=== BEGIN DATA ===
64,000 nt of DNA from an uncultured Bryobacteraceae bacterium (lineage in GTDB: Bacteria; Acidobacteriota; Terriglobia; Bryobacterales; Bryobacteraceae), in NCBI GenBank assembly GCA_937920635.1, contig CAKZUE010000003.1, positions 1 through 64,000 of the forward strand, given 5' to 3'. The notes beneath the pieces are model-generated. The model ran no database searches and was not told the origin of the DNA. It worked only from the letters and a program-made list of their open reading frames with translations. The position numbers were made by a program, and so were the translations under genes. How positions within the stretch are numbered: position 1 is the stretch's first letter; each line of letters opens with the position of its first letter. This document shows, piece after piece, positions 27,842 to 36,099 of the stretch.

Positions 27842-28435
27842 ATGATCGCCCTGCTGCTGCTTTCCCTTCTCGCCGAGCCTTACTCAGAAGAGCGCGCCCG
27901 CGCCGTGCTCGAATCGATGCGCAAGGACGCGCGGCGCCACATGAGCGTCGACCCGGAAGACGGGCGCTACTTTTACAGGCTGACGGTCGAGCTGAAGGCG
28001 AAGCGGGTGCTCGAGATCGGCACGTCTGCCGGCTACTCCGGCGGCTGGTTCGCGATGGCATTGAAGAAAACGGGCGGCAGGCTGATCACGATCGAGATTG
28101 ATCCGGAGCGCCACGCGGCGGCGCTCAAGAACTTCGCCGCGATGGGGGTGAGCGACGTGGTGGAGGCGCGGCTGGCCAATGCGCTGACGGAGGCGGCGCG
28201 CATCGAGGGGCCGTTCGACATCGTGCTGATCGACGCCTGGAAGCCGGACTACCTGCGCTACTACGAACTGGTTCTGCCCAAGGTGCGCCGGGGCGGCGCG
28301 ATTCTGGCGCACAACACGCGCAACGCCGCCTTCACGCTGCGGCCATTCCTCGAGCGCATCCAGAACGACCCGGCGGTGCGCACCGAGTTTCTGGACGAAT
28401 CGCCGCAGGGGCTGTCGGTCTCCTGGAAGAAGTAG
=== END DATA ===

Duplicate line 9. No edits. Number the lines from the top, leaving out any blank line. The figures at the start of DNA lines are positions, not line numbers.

28401 CGCCGCAGGGGCTGTCGGTCTCCTGGAAGAAGTAG